Venture Capital For Dummies
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Venture capital is a financial industry in which institutions (the venture capital firms) raise money from many sources and invest that money in high-risk companies that possess paradigm-changing ideas or technology. By its nature, venture capital is a very high-risk endeavor, and a career in venture capital is intense and often short. Here are a few general things to know about venture capitalists:

  • VCs are not investing their own money in these selected companies. They invest other people’s money, which, as you can imagine, is a big responsibility. (If you were investing cash that has been entrusted to you, you would be very careful with it, too!)

  • All VCs run businesses just like you do, except that their businesses are venture capital ones. Just like all businesspeople, they have to follow through with the agreements they make with their clients — the people who have given them the money to invest. If they don’t, they lose their jobs and their careers.

  • Venture capital is the most expensive money you can find to fund your business. One reason it’s so expensive is because of the risks involved (more on that in the next item in this list).

    Another reason is that making a venture capital investment takes a lot of work. VCs sometimes spend hundreds of hours evaluating and negotiating deals. To secure venture capital, whether you need a couple million dollars or many millions of dollars, you have to give up a lot of equity and control in your business.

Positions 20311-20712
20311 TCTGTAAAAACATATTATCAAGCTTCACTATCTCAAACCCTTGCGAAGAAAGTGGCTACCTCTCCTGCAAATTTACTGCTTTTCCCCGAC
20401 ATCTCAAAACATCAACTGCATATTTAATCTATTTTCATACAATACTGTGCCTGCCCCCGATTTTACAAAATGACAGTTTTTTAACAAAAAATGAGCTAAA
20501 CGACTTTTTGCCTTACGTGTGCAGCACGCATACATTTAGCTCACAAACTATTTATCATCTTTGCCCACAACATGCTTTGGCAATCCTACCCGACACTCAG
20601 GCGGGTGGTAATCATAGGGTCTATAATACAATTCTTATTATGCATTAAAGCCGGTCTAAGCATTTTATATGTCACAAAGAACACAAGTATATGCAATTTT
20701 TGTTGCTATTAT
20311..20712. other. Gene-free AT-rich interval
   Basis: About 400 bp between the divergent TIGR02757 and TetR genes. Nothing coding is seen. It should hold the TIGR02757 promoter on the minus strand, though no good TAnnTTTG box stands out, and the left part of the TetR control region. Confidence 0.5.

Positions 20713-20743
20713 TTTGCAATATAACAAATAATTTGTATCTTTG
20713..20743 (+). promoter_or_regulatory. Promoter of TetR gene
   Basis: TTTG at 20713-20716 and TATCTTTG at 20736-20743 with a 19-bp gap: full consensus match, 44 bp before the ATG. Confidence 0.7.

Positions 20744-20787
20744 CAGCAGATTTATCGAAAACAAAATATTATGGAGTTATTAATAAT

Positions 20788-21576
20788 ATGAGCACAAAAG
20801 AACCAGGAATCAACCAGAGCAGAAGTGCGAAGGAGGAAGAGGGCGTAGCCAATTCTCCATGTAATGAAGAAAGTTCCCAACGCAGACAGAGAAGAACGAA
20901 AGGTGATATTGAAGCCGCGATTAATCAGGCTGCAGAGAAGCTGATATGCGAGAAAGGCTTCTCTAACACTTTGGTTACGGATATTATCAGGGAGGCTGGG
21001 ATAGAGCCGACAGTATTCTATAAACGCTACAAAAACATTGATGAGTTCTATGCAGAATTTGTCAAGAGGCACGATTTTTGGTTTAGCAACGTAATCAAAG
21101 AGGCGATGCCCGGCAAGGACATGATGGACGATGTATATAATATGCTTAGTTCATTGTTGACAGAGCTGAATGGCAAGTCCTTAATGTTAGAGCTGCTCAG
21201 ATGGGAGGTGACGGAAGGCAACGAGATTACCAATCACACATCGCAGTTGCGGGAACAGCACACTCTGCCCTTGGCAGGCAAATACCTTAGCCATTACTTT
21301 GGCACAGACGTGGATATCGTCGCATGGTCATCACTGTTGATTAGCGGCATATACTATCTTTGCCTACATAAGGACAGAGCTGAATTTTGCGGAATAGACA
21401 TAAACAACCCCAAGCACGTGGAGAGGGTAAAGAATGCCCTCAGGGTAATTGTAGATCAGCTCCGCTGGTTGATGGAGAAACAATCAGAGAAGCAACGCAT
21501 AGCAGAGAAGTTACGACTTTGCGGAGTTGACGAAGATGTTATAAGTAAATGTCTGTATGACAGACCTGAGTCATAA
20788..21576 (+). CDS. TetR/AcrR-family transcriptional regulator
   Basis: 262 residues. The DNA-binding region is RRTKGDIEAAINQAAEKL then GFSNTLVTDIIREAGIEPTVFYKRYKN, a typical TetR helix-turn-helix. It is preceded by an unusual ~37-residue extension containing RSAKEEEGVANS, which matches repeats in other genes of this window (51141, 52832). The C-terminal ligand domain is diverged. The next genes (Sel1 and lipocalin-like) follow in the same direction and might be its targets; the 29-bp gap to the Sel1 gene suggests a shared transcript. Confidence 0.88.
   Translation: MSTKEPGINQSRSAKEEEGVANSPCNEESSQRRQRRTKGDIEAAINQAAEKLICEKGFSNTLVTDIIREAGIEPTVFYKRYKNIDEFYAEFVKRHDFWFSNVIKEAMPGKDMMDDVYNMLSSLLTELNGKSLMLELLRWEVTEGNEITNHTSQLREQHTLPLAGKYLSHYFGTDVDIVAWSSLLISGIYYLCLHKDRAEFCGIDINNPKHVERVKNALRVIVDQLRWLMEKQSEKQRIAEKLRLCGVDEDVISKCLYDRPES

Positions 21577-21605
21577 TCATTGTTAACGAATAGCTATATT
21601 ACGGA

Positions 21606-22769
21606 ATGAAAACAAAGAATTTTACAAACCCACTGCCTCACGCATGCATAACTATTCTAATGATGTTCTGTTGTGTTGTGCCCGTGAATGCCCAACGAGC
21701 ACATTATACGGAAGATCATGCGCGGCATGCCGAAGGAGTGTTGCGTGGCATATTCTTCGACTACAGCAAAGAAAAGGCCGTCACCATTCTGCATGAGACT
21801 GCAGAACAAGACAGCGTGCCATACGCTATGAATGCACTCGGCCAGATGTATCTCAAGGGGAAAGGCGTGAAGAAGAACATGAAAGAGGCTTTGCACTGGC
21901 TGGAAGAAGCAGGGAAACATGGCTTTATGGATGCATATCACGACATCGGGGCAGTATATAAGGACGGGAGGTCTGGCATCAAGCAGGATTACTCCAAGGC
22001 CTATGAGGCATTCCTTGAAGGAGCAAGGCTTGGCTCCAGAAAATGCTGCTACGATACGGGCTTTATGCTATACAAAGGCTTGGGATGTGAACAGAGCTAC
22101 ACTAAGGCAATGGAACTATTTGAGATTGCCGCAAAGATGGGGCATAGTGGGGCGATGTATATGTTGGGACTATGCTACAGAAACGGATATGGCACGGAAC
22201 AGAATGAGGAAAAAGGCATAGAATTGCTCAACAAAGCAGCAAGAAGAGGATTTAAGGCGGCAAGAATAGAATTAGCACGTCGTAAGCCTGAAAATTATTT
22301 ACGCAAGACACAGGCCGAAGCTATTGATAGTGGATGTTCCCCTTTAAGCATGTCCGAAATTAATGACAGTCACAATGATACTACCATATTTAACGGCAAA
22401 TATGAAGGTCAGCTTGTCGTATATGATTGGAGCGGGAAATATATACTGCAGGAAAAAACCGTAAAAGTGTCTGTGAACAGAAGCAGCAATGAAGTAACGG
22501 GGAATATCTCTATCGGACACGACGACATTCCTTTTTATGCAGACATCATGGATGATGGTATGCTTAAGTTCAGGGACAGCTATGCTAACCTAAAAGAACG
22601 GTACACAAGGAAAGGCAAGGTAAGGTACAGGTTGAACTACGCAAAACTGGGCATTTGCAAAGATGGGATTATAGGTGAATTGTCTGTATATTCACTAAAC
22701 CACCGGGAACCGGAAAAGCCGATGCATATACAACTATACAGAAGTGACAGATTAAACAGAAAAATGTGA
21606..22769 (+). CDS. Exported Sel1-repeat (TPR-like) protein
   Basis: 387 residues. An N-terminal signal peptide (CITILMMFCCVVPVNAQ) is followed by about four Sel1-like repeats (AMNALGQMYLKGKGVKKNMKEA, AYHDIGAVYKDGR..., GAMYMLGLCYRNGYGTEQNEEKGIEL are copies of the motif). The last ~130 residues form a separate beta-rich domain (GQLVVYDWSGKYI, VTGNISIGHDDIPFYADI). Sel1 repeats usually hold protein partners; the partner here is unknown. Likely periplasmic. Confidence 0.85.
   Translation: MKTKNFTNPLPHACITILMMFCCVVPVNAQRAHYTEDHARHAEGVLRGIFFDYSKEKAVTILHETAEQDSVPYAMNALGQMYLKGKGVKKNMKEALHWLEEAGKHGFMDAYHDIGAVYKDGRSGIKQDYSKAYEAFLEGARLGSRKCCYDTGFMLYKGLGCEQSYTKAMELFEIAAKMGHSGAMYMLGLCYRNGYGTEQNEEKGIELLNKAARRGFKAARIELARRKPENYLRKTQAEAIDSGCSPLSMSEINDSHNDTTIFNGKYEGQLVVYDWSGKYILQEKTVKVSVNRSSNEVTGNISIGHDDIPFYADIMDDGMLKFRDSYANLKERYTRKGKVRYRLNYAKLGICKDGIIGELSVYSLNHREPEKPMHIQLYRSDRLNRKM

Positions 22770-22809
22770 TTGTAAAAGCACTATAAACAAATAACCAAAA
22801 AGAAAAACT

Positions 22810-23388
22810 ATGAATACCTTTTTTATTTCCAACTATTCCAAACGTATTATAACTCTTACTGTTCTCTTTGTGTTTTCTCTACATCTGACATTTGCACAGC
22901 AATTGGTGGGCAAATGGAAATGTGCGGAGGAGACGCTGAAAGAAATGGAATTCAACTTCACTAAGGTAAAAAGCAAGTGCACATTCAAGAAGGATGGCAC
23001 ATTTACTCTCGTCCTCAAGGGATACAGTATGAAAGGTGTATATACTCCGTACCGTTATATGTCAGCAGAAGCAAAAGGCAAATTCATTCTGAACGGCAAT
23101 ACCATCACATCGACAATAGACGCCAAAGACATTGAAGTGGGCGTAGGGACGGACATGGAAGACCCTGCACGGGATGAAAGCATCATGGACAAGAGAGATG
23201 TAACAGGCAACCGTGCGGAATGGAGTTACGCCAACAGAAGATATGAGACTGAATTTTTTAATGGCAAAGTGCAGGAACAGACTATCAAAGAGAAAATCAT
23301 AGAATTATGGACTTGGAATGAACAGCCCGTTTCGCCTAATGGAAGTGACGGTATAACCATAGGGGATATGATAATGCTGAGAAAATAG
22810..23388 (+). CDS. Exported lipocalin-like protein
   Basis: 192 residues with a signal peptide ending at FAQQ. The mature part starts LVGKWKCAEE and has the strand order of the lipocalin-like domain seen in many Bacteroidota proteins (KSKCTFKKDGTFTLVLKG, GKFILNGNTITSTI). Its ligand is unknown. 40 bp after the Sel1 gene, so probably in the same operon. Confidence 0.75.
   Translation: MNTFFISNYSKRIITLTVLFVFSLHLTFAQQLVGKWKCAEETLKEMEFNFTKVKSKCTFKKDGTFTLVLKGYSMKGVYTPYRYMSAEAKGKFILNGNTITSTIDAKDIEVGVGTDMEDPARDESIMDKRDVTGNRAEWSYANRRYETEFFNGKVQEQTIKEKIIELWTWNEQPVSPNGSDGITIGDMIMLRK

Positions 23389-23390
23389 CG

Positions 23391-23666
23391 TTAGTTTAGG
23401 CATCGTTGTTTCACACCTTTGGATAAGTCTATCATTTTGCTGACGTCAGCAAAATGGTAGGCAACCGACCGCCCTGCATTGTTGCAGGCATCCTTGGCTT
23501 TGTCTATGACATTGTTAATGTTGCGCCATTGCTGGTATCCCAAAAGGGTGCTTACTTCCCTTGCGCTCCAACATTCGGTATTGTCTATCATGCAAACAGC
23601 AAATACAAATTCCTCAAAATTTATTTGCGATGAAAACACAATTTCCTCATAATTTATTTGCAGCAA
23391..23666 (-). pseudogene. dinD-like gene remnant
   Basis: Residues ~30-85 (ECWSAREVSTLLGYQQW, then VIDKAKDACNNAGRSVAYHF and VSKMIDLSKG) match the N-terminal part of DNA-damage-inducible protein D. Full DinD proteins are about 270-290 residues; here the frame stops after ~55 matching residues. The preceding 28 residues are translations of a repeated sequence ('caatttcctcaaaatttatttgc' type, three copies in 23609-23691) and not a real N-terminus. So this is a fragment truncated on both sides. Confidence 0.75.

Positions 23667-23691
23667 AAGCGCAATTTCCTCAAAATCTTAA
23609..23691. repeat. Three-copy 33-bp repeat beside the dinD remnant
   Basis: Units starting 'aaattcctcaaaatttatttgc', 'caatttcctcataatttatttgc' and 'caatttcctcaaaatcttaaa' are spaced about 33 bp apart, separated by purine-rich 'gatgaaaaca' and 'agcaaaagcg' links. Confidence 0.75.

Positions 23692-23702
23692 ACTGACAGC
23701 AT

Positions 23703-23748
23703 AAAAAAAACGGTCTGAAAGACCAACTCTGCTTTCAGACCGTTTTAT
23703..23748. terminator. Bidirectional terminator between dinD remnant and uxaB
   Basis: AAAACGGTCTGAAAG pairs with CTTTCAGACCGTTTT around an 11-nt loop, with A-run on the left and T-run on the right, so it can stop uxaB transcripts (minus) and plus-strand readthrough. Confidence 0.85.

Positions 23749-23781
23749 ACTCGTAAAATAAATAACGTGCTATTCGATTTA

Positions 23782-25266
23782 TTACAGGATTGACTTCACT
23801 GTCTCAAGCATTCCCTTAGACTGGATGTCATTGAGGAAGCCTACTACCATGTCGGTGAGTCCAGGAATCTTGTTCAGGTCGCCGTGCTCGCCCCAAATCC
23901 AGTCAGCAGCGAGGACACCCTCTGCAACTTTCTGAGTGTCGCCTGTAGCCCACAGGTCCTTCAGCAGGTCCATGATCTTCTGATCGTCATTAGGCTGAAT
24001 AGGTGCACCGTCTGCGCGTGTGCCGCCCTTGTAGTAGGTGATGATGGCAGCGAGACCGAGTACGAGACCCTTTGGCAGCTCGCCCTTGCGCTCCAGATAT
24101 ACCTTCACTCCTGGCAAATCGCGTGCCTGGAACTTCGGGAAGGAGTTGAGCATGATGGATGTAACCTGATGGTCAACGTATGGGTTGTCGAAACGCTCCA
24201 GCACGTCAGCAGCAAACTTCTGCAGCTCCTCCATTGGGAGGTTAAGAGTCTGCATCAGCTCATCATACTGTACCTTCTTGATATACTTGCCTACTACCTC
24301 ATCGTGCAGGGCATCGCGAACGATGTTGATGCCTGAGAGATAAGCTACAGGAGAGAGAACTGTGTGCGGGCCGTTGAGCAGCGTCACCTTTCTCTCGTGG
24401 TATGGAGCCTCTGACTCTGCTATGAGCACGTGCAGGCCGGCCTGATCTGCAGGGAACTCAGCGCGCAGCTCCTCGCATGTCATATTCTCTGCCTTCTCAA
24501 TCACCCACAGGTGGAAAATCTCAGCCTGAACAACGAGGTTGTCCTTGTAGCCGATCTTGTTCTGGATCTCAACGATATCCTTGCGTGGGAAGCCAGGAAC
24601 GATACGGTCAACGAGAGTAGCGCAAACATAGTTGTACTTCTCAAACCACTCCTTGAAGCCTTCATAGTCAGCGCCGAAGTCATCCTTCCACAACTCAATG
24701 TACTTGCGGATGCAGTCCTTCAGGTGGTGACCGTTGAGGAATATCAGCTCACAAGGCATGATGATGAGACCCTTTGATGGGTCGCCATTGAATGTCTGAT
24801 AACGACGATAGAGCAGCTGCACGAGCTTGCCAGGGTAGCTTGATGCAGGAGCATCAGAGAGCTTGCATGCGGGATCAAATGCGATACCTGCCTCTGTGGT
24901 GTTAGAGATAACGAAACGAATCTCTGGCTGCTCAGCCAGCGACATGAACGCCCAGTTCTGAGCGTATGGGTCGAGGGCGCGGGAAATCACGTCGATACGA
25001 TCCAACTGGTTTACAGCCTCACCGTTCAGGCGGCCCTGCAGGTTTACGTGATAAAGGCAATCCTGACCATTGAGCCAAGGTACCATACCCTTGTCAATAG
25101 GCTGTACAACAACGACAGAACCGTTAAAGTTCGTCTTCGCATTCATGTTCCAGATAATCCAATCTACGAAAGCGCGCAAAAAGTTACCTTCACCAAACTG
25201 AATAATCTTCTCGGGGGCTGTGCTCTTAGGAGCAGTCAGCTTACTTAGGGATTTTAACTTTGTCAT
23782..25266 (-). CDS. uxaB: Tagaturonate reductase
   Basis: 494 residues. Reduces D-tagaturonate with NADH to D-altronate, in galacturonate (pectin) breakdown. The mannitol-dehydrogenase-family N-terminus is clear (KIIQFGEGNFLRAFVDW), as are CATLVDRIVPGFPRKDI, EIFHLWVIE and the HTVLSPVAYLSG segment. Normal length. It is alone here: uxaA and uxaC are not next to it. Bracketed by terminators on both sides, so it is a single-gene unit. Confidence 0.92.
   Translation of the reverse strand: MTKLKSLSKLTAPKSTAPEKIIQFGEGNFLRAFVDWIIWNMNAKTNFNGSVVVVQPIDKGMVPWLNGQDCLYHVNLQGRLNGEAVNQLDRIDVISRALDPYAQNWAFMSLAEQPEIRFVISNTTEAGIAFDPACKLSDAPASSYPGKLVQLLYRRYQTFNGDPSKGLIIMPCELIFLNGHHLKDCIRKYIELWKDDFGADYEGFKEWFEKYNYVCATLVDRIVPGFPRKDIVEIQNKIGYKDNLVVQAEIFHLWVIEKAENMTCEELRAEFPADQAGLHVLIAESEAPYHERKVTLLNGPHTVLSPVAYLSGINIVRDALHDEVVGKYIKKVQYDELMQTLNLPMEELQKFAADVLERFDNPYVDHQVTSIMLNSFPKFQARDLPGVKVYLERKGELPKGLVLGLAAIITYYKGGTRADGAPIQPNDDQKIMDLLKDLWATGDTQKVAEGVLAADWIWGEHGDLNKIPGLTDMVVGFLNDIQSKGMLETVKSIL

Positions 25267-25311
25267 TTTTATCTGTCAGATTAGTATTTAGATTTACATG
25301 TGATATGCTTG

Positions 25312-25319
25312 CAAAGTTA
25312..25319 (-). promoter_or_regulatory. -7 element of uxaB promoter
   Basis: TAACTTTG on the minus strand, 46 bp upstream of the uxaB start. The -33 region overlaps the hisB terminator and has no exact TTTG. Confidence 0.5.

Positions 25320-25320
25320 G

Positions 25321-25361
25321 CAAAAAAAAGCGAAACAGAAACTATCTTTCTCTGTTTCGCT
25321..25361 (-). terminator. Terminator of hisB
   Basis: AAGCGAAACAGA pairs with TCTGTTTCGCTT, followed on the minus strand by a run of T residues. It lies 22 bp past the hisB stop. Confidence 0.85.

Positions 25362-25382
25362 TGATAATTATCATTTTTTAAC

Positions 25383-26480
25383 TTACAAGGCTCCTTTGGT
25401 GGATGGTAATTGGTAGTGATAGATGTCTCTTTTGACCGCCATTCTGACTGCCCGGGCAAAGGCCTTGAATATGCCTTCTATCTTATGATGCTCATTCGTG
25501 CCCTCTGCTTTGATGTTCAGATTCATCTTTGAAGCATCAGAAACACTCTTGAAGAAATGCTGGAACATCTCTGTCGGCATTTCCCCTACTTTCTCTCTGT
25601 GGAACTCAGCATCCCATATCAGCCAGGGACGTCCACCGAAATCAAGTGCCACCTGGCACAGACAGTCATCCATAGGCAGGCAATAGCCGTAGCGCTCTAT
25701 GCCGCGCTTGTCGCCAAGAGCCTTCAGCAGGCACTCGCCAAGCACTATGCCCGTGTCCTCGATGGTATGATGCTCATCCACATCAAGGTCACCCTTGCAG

Venture capital is not a lifeline, a grant, or a charitable contribution. If your company is having money trouble or is otherwise struggling, a VC wants nothing to do with you. Venture capital is not an alternative to bankruptcy! VCs look for healthy companies.

  • VCs take huge risks with their careers and reputations when they raise venture capital funds. First, the risk of losing money when investing in start-up businesses is so great that VCs have a difficult time finding the money to invest in the first place.

    Second, even if a VC does everything right, bad luck alone can result in lost investments. So although the VC doesn’t stand to personally lose the invested millions of dollars, he does stand to lose his carefully built reputation, a generous percentage of your final exit when you sell the company, and possibly his career. VCs who fail to make money for their clients don’t remain VCs for long.

About This Article

This article is from the book:

About the book authors:

Nicole Gravagna, PhD, Director of Operations, and Peter K. Adams, MBA, Executive Director for the Rockies Venture Club, connect entrepreneurs with angel investors, venture capitalists, service professionals, and other business and funding resources.

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